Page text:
(post updated at 8:45 a.m. Saturday)
Another fun Karen Tracey Saturday NYT, though I'd fallen asleep before crossword launch time so I was off my peak while solving and I'm still yawn-prone. (Not the puzzle's fault.) Karen's last NYT puzzle provoked so much grumbling (not from me!) because of the density of names and pop culture; this one also has a fair number. Interestingly, several are first/last name combos: JIM MORRISON of the Doors fame and poetry semi-fame; IAN FLEMING (James Bond and Chitty Chitty Bang Bang, a natural connection); NORAH JONES of the soporific hit, "Don't Know Why"; and cross-referenced DALE / EVANS (whom I left blank for far too long, thinking that I had no idea who'd written "Happy Trails"). Other people in the grid are rapper XZIBIT (who hosted the MTV car show, Pimp My Ride), physicist Enrico FERMI, author Margaret ATWOOD, actor Billy ZANE, crossword-fill notable Josephine TEY, and musician Gene KRUPA. Something for everyone!
Favorite non-human bits of fill: the rude MAKE ME crossing the conciliatory I'M GOOD; HONEYSUCKLE, clued as [Woodbine or twinberry], which gave me no help at all other than that it was a plant (the Wikipedia entry includes this trivia factoid: "During Victorian times, teenage girls were forbidden to bring honeysuckle home because it was thought to induce erotic dreams." Which reminds me—this blog got a couple hits via Google-type searches for anais nun!); REUNITED and it feels so good (who doesn't like random evocations of the Peaches and Herb hit song from the early '80s?); IHOPS several columns to the left of DELISH (I cannot explain why [Finger-lickin' good] initially prompted me to enter GREASY); and that 2x2 square of O's in the lower right corner of the grid.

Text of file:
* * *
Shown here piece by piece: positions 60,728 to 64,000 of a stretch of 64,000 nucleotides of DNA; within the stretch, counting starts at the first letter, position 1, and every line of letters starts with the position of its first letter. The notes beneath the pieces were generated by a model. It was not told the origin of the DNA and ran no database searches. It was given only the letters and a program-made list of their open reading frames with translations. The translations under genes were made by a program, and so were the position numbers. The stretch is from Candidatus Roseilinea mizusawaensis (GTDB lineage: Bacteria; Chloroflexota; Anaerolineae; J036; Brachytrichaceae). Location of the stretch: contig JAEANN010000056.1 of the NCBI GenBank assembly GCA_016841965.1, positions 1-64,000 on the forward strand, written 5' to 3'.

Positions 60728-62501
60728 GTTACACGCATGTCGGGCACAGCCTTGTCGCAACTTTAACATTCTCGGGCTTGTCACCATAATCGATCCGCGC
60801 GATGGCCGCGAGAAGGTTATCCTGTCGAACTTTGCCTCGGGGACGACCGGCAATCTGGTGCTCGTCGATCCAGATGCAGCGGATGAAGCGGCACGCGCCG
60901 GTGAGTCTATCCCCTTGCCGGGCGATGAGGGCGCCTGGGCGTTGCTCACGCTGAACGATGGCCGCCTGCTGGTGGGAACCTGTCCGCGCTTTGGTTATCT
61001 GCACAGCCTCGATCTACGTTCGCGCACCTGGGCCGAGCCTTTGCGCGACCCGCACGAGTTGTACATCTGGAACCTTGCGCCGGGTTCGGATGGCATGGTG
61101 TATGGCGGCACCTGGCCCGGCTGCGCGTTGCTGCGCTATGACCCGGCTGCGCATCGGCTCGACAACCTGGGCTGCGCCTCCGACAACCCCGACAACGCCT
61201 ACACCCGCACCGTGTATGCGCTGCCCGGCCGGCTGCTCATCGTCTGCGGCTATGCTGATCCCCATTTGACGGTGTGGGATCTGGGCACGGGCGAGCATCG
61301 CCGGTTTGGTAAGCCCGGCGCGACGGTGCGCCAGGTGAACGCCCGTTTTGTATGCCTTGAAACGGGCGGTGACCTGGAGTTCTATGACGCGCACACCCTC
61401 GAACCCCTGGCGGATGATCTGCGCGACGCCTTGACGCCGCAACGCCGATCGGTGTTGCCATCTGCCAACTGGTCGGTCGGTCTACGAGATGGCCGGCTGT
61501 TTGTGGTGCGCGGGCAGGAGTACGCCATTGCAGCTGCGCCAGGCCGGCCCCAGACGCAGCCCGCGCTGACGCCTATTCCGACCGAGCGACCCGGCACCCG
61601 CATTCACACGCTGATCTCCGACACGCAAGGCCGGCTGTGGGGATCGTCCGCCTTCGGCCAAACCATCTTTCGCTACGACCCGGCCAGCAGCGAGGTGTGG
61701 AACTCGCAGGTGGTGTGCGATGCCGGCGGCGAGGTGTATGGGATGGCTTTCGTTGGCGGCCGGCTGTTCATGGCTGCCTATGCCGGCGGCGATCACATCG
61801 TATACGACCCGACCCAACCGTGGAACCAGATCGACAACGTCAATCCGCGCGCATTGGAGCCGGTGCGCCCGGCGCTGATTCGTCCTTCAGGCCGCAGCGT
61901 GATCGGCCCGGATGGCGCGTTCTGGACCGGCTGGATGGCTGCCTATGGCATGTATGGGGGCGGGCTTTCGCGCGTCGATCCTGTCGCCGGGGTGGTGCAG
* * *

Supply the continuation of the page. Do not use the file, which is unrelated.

The clues that stand out: [What some bars provide] for ENERGY (anyone who claims that energy bars taste good is probably lying or deeply confused); [Place for a flock] for NAVE (I was thinking sheep and COTE); [They make charts] for HITS (that GREASY mistake made that YITS, which gave me pause); [Start to date?] for ANTE (as in antedate); [What a lot may have a lot of] for USED CARS; [Freeboot] for MARAUD ("freebooter" comes to us from the Dutch); [Like the Danish language] for GERMANIC (Dutch and English are also in the Germanic family of languages); [Etymologist's concern] for ROOT, speaking of etymologies; and the sort of confusing [Showers of purchases] for STATEMENTS.
The Newsday Saturday Stumper by "Anna Stiga" (anagram of Stan [Newman] again has plenty of lively fill and clues. Nothing overtly funny, but an entertaining crossword all the same.
Yay! Another Karen Tracey puzzle! Karen's also got today's themeless LA Times crossword. A bit of Scrabbly goodness, some interesting clues, some lively phrases in the grid. It's not Karen's best work, in my opinion (some iffy abbreviations), but I still like her style and enjoyed the puzzle.
Randall Hartman's CrosSynergy puzzle, "Corporate America," has a straightforward theme and pretty easy clues.
March 02, 2007